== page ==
Al Ariss, A., Cascio, W.F. & Paauwe, J. (2014). Talent management: current theories and future research directions. Journal of World Business, 49, 173-179.
Askhenas, R. (2016). You can’t delegate talent management to the HR department. Harvard Business Review, 2-4, September 23, 2016.
Averbook, J. (2015). Talent Management – It’s Time to Get Personal. Workforce Solutions Review, 6(4), 33-34.
Baqutayan, S.M.S. (2014). Is talent management important? An overview of talent management and the way to optimize employee performance. Mediterranean Journal of Social Sciences, 5(23), 2290-2295.
Biygautane, M. & Al Yahya, K.O. (2014). Talent management in the MENA and GCC regions: Challenges and opportunities. In Al Ariss (ed.). Global Talent Management: Challenges, Strategies, and Opportunities (pp.197-216). Switzerland: Springer.
Borisova, O.N., Silayeva, A.A., Saburova, L.N., Belokhvostova, N.V. & Sokolova, A.P. (2017). Talent management as an essential element in a corporate personnel development strategy. Academy of Strategic Management Journal, 16(1), 31-46.
Brook, J. (2017). The Yin and Yang of talent management. Training Journal, 28-30.
Bruning, N.S. & Cadigan, F. (2014). Diversity and global talent management: Are there cracks in the glass ceiling and glass border? People & Strategy, 37(3), 18-21.
Chatterjee, S., A., Nankervis & Connell, J. (2014). Framing the Emerging Talent Crisis in India and China: A Human Capital Perspective. South Asian Journal of Human Resources Management, 1(1), 25-43.
Chen, F.-S., Hsu, S.-W., Hung, M.-C. & Wu, Y.C. (2016). Application of the talent quality-management system to assess training effectiveness of enterprises. International Journal of Organizational Innovation, 8(3), 84-98.
Church, A.H. (2013). Engagement is in the eye of the beholder understanding differences in the OD vs. talent management mindset. OD Practitioner, 45(2), 42-48.
Church & Rotolo (2013). How are top companies assessing their high-potentials and senior executives? A talent management benchmark study. Consulting Psychology Journal: Practice and Research, 65(3), 199-223.
Church, A.H., Rotolo, C.T., Ginther, N.M. & Levine, R. (2015). How are top companies designing and managing their high-potential programs? A follow-up talent management benchmark study. Consulting Psychology Journal: Practice and Research, 67(1), 17-47.
Collings, D.G. (2014). Toward mature talent management: Beyond shareholder value. Human Resource Development Quarterly, 25(3), 301-319.
Collings, D.G. & Mellahi, K. (2013). Commentary on “Talent –innate or acquired? Theoretical considerations and their implications for talent management”. Human Resource Management Review, 23, 322-325.
Cooke, F.L., Saini, D.S. & Wang, J. (2014). Talent management in China and India: A comparison of management perceptions and human resource practices. Journal of World Business, 49, 225-235.
De Vos & Dries, 2013. Applying a talent management lens to career management: the role of human capital composition and continuity. The International Journal of Human Resource Management, 24(9), 1816-1831.
Devins, D. & Gold, J. (2014). Re-conceptualising talent management and development within the context of the low paid. Human Resource Development International, 17(5), 514-528.
Dobrian, J. (2015). Talent management: What it takes to attract, retain and develop great minds. Journal of Property Management, May-June 2015, 48-53.
Egerová, D. (2013). Integrated talent management: A challenge or necessity for present management. Problems of Management in the 21st Century, 6, 4-6.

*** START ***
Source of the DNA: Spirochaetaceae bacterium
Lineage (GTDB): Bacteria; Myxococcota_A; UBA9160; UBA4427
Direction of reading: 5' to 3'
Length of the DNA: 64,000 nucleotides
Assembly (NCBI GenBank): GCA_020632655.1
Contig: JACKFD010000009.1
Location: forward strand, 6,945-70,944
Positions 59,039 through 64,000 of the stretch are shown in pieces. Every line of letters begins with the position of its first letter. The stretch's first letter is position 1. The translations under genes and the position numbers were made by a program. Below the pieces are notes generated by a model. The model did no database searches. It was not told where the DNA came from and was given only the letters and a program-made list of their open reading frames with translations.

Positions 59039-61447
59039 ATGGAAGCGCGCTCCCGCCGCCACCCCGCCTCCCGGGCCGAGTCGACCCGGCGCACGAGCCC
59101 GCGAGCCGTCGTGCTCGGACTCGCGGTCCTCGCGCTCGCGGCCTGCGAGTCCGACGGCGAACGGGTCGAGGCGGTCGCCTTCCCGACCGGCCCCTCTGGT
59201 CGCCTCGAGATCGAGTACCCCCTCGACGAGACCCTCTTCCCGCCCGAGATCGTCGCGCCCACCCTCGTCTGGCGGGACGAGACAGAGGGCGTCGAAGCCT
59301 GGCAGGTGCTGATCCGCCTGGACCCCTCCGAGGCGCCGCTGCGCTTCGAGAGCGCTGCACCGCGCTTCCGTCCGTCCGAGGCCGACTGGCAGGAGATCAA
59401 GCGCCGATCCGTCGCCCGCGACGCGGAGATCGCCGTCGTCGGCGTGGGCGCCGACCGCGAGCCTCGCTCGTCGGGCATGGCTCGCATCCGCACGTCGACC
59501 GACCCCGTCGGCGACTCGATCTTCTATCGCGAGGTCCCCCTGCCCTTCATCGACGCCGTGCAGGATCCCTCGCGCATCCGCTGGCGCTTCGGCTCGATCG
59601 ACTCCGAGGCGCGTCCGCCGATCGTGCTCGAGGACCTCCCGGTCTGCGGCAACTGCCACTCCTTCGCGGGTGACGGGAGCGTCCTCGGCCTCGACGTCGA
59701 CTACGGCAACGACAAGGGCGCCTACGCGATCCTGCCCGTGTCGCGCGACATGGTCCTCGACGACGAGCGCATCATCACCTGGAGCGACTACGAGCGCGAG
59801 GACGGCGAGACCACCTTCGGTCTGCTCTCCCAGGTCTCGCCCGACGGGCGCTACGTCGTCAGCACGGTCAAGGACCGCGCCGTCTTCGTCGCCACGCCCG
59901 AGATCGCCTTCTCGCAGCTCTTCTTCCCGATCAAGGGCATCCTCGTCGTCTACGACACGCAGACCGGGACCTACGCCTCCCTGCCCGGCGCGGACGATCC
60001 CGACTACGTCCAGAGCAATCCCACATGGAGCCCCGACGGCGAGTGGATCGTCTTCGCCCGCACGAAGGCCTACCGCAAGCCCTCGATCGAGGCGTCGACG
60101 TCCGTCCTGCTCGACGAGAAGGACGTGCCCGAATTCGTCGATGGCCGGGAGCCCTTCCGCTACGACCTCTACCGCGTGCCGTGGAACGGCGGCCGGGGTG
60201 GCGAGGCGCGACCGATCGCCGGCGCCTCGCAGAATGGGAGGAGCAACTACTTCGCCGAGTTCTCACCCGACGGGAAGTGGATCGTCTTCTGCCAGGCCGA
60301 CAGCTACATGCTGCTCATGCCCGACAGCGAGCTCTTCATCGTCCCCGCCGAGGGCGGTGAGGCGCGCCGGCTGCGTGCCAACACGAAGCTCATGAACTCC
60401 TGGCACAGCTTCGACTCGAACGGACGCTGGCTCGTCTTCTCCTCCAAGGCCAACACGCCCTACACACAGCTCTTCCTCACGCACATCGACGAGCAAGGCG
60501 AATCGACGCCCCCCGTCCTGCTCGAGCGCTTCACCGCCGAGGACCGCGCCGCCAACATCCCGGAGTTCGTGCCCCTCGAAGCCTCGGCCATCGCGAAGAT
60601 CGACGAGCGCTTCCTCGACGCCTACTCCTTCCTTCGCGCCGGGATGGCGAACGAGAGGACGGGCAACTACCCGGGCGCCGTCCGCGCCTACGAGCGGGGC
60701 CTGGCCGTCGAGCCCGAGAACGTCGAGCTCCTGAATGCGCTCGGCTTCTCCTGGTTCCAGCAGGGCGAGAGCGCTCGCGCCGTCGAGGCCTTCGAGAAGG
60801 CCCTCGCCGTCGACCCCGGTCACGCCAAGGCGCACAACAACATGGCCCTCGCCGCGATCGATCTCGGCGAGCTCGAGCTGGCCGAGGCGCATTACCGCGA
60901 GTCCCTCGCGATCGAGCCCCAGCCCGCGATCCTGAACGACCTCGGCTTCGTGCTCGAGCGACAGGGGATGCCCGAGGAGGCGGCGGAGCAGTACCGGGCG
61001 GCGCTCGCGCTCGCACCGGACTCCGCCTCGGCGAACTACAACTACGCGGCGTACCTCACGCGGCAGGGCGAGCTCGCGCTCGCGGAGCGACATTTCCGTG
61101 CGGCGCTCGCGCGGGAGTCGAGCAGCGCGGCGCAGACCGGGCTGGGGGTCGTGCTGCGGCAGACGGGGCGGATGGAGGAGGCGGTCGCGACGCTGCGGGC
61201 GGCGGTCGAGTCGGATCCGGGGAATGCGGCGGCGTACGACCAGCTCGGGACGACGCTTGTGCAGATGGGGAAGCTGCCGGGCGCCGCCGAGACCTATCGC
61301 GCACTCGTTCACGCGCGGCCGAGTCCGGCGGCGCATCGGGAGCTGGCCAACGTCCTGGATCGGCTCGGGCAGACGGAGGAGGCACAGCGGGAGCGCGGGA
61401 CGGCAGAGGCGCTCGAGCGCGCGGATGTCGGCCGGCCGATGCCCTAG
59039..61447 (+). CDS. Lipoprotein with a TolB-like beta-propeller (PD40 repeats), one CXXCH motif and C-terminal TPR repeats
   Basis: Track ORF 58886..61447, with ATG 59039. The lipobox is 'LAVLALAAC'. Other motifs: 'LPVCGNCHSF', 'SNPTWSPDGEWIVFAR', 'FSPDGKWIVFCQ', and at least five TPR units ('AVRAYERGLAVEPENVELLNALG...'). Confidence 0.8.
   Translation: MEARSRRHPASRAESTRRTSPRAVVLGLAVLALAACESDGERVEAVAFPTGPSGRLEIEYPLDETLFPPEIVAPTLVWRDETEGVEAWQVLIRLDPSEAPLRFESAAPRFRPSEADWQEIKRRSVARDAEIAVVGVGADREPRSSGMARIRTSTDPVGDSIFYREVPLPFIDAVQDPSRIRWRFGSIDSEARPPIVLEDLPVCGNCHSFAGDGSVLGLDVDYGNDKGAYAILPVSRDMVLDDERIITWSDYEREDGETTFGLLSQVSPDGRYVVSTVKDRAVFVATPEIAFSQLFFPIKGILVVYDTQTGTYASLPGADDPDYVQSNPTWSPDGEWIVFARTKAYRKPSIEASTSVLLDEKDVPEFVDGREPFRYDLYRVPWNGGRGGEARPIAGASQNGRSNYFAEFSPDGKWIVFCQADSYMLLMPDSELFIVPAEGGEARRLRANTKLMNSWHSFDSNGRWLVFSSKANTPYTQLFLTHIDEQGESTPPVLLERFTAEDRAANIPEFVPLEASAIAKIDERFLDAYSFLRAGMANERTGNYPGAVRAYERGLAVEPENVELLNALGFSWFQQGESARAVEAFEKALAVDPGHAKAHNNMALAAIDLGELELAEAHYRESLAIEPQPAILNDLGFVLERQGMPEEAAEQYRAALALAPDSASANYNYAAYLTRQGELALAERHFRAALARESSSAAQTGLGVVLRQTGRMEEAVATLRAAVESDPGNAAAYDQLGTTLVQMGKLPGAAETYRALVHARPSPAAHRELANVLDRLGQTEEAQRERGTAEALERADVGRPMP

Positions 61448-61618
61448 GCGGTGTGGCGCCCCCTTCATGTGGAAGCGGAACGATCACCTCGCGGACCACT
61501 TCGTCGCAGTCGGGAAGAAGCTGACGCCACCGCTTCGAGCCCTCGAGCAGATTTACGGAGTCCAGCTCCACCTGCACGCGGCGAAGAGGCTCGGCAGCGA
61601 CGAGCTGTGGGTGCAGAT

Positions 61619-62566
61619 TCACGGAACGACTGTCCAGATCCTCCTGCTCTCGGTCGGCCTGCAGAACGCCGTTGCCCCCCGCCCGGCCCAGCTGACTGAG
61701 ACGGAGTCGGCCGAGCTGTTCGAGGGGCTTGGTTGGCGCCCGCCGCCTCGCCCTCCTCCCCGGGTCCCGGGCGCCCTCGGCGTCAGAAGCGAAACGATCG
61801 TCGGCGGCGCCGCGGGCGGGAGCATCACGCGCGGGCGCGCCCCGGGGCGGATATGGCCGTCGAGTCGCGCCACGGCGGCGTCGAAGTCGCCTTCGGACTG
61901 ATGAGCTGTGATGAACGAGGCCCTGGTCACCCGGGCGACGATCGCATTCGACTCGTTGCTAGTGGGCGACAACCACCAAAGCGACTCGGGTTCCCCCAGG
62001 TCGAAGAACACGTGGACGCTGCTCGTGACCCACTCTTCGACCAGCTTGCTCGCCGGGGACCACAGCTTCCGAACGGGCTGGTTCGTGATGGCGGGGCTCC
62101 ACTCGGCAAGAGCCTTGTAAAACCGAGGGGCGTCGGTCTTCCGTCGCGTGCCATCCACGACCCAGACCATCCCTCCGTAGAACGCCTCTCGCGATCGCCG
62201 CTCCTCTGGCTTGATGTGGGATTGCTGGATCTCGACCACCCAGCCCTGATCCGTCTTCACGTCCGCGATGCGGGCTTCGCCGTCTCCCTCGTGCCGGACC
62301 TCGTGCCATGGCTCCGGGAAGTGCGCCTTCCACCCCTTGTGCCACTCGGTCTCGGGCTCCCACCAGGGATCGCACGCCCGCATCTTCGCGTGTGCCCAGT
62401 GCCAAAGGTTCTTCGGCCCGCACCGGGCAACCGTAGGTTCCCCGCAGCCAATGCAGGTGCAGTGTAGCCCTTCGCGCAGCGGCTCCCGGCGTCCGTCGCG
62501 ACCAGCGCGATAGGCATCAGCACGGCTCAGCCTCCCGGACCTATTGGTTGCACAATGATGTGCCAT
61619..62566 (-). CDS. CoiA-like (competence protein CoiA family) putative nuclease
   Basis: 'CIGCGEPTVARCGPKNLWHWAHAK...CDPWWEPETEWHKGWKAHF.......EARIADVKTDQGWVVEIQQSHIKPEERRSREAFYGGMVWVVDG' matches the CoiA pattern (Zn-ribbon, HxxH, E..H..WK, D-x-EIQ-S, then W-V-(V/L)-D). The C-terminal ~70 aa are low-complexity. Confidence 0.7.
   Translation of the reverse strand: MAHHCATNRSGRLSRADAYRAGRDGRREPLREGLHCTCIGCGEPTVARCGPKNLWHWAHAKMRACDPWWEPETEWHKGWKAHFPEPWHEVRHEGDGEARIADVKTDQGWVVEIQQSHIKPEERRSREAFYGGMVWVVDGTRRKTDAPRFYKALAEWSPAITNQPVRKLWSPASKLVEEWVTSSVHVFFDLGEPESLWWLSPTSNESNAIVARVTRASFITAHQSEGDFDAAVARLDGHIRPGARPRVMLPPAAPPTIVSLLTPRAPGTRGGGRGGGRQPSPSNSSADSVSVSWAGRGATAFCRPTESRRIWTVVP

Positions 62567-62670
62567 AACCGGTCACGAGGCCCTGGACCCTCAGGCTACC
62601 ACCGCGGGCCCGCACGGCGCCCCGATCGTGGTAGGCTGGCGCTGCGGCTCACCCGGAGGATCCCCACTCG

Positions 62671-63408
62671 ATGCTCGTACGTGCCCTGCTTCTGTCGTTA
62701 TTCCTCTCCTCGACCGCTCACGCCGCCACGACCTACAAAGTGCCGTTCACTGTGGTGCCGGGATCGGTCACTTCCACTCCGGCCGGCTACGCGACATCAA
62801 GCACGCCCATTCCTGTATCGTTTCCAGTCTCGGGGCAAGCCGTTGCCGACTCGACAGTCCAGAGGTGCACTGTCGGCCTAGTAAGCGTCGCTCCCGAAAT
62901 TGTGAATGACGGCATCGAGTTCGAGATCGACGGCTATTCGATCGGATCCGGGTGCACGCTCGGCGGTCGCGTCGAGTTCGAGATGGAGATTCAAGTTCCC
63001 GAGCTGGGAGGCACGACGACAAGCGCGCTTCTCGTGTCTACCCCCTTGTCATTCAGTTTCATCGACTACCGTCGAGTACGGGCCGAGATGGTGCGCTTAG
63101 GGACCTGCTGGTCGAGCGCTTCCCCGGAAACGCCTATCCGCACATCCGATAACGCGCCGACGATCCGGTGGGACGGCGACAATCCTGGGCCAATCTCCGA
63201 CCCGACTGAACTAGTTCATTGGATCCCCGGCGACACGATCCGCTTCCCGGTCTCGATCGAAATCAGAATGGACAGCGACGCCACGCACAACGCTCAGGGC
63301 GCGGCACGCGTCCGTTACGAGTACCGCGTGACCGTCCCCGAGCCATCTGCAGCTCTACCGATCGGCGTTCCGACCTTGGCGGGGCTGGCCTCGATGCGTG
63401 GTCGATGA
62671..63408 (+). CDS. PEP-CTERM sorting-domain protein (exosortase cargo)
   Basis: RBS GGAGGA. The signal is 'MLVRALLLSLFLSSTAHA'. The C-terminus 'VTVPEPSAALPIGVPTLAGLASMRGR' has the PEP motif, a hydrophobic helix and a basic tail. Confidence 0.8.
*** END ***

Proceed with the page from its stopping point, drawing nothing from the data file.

Egerová, D., Lančarič, D., Eger, L. & Savov, R. (2015). Perspectives of talent management: Evidence from Czech and Slovak business organisations. Ekonomika A Management, 18(4), 108–120.
Fang, T. (2014). Talent management in China. In Al Ariss (ed.). Global Talent Management: Challenges, Strategies, and Opportunities (pp.141-158). Switzerland: Springer.
Festing, M., Schäfer, L. & Scullion, H. (2013). Talent management in medium-sized German companies: an explorative study and agenda for future research. The International Journal of Human Resource Management, 24(9), 1872-1893.
Forbes (2017). What workers want. Forbes, pp.76-77, April 25, 2017.
Furusawa, M. (2014). Global talent management in Japanese multinational companies: The case of Nissan Motor Company. In Al Ariss (ed.). Global Talent Management: Challenges, Strategies, and Opportunities (pp.159-170). Switzerland: Springer.
Gelens, J., Hofmans, J., Dries, N. & Pepermans, R. (2014). Talent management and organisational justice: Employee reactions to high potential identiﬁcation. Human Resource Management Journal, 24(2), 159-175.
Guerci & Solari (2012). Talent management practices in Italy – implications for human resource development. Human Resource Development International, 15(1), 25-41.
Hassan, R. (2016). The role of human capital management in enhancing engagement and retention among top talent in organization: A critical literature review. Journal of Emerging
Economies and Islamic Research, 4, 54-67.
Hejase, H.J., Hejase, A.J., Mikdashi, G. & Bazeih, Z.F. (2016). Talent management challenges: An exploratory assessment from Lebanon. International Journal of Business Management and Economic Research, 7, 504-520.
Huang, J. & Tansley, C. (2012). Sneaking through the mineﬁeld of talent management: the notion of rhetorical obfuscation. The International Journal of Human Resource Management, 23(17), 3673-3691.
Ingram, T. (2016). Relationships between Talent Management and Organizational Performance: The Role of Climate for Creativity. Entrepreneurial Business and Economics Review, 4(3), 195-205.
Jyoti, J. & Rani, R. (2014). Exploring talent management practices: Antecedents and consequences. International Journal of Management Concepts and Philosophy, 8(4), 220-248.
Khdour, N. (2016). The reality of talent management implementation: a case study on
Royal Jordanian Airlines. International Journal of Business and Management, 11(6), 145-158.
Kim, C., Lee, J. & Rhee, J. (2015). The role of leader's talent management ability in relations between leadership styles and organizational effectiveness. Asian Social Science, 11(25), 1-14.